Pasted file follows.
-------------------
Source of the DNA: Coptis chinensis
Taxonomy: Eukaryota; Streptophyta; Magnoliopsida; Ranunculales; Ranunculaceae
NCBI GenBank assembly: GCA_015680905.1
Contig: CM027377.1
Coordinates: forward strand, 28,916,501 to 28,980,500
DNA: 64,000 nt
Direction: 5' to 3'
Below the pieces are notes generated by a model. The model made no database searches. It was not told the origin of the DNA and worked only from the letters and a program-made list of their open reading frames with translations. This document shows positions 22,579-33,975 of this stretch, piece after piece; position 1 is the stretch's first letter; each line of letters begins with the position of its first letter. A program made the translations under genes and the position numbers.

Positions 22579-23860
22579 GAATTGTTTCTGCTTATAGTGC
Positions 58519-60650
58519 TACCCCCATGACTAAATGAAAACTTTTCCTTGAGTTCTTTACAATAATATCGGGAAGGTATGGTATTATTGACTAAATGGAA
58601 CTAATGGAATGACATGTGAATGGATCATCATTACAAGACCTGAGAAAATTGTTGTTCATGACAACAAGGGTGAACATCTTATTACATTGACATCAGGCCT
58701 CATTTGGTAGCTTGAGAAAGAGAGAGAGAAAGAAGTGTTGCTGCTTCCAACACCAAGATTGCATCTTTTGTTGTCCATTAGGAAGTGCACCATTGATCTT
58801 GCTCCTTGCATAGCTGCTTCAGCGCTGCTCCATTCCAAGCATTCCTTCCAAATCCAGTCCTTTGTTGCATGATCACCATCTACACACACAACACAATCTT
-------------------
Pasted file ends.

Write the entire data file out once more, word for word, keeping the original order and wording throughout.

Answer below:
Source of the DNA: Coptis chinensis
Taxonomy: Eukaryota; Streptophyta; Magnoliopsida; Ranunculales; Ranunculaceae
NCBI GenBank assembly: GCA_015680905.1
Contig: CM027377.1
Coordinates: forward strand, 28,916,501 to 28,980,500
DNA: 64,000 nt
Direction: 5' to 3'
Below the pieces are notes generated by a model. The model made no database searches. It was not told the origin of the DNA and worked only from the letters and a program-made list of their open reading frames with translations. This document shows positions 22,579-33,975 of this stretch, piece after piece; position 1 is the stretch's first letter; each line of letters begins with the position of its first letter. A program made the translations under genes and the position numbers.

Positions 22579-23860
22579 GAATTGTTTCTGCTTATAGTGC
Positions 58519-60650
58519 TACCCCCATGACTAAATGAAAACTTTTCCTTGAGTTCTTTACAATAATATCGGGAAGGTATGGTATTATTGACTAAATGGAA
58601 CTAATGGAATGACATGTGAATGGATCATCATTACAAGACCTGAGAAAATTGTTGTTCATGACAACAAGGGTGAACATCTTATTACATTGACATCAGGCCT
58701 CATTTGGTAGCTTGAGAAAGAGAGAGAGAAAGAAGTGTTGCTGCTTCCAACACCAAGATTGCATCTTTTGTTGTCCATTAGGAAGTGCACCATTGATCTT
58801 GCTCCTTGCATAGCTGCTTCAGCGCTGCTCCATTCCAAGCATTCCTTCCAAATCCAGTCCTTTGTTGCATGATCACCATCTACACACACAACACAATCTT